Plenty of people can get through the day without gasoline; nobody can get through the day without food. The sharp, sudden rise in the cost of food could wind up wiping out a great deal of the recent progress made in combating poverty. When you live on $2 a day, and already spend a large chunk of your income on food, a 50 percent increase in the price of corn can be catastrophic. "In 2003, we were talking about ending world hunger—and it looked like a sensible target," says Ben Senauer, a University of Minnesota economist who studies food issues. But in February, Sheeran announced that the World Food Program, which feeds some 80 million people, would need an emergency allocation of half a billion dollars just to cover the increased cost of food aid it had already budgeted. Today's estimated shortfall: $750 million, with only about half of that pledged (including $200 million from the United States, the world's largest food-aid donor).
It may seem insensitive to discuss the impact of high food prices in a wealthy economy in which obesity is rampant. But higher grain prices are having a serious economic impact in the United States. As the U.S. economy slips into recession, the Congressional Budget Office projects that a record 28 million Americans will require food stamps this year. And since this year's allocations are based on prices as of last June, federal aid won't go as far. According to the Bureau of Labor Statistics, the prices for staple groceries have risen sharply in the past year: white bread (16.3 percent), milk (13.3 percent), eggs (29.9 percent). Americans don't starve, says Stacy Dean, director of food assistance at the Washington, D.C.-based Center on Budget and Policy Priorities, "but we have a very significant chunk of the population that isn't able to eat a bare-bones, basic healthy diet." Food pantries across the country are feeling the sting of rising food and gas prices. Barb Prather, director of the Northeast Iowa Food Bank, estimates that her group's food bills have increased 30 to 40 percent in the past year—at a time of rising demand.
A recent USA Today/Gallup poll found that 46 percent of Americans said higher grocery bills had created a personal hardship. The advent of expensive food is creating a kind of widespread sticker shock, and not just at Whole Foods. Just as a barrel of Texas crude has breached the until recently unthinkable $100 mark, New York City bagels have pierced the until recently unthinkable $1 barrier. The fact that inflation is so concentrated in nondiscretionary items, like energy and food, is sapping demand for discretionary items—like clothes and electronics.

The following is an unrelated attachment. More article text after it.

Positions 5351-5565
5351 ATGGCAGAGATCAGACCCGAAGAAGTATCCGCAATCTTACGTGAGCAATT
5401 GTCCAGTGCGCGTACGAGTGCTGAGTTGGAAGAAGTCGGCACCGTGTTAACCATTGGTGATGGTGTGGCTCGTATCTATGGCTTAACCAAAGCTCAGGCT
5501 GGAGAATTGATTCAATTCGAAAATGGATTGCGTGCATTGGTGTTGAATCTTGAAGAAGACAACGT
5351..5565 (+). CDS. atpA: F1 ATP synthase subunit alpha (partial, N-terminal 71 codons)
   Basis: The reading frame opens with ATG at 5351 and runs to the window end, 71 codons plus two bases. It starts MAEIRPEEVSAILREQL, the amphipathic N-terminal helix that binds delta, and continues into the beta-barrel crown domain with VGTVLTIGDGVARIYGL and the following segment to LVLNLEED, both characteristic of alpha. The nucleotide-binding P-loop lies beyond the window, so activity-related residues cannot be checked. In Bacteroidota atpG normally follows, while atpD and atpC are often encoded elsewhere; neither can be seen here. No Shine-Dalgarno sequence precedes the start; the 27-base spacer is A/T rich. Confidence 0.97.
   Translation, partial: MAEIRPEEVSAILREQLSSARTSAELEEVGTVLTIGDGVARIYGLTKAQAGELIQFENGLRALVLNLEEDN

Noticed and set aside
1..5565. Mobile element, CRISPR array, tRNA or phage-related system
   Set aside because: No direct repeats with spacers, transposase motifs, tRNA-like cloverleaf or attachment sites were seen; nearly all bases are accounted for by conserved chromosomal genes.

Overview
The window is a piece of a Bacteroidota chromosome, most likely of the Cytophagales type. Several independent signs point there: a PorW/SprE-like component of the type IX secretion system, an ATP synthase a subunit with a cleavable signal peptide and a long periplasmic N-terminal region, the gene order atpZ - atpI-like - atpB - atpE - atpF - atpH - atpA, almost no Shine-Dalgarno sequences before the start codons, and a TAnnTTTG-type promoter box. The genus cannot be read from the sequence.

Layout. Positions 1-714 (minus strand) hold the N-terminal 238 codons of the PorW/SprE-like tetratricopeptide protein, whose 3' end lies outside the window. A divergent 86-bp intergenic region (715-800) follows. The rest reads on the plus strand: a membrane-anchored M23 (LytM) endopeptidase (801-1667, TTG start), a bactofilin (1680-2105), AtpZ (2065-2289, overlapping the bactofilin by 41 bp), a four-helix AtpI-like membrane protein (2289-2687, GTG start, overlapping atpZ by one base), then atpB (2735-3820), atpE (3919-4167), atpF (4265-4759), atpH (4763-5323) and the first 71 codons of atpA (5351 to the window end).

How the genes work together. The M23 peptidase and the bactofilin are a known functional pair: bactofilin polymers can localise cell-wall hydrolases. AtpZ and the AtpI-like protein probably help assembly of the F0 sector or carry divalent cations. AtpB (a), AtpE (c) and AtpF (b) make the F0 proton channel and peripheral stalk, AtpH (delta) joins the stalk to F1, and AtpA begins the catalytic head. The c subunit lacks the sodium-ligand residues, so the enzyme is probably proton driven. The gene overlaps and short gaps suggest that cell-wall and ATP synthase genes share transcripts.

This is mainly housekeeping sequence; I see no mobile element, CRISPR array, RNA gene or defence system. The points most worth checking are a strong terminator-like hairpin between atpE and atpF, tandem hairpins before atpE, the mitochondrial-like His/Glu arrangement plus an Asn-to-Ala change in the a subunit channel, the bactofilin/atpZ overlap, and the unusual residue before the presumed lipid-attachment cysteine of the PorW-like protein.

Global leaders are waking up to the threat. "Finally, everyone is paying attention," Jacques Diouf, the Senegalese director-general of the U.N.'s Food and Agriculture Organization, told NEWSWEEK last week after leaving 10 Downing Street, where he had met with British Prime Minister Gordon Brown. Brown and French President Nicolas Sarkozy have pledged to attend a food-security summit Diouf is hosting in Rome in June.
There's likely to be little relief soon, however. The factors that could aggravate or improve the situation in the short term (which include the weather, and growth in China) are beyond policymakers' control. Crops don't grow overnight, and investments needed to make farming more efficient and productive in the developing world will take years.
The markets that set prices have been known to fall, as well as rise. Wheat prices, which have leveled off recently, could fall if a bumper harvest materializes this year, a development that would help bring rice prices down, too. But until that happens, and until the dynamics of supply and demand change, there's a sense that urgent actions will be required to feed the truly hungry, while the rest of us will have to tighten our belts. As Abdolreza Abbassian, an analyst at the Food and Agriculture Organization, puts it: "The era of cheap food is over."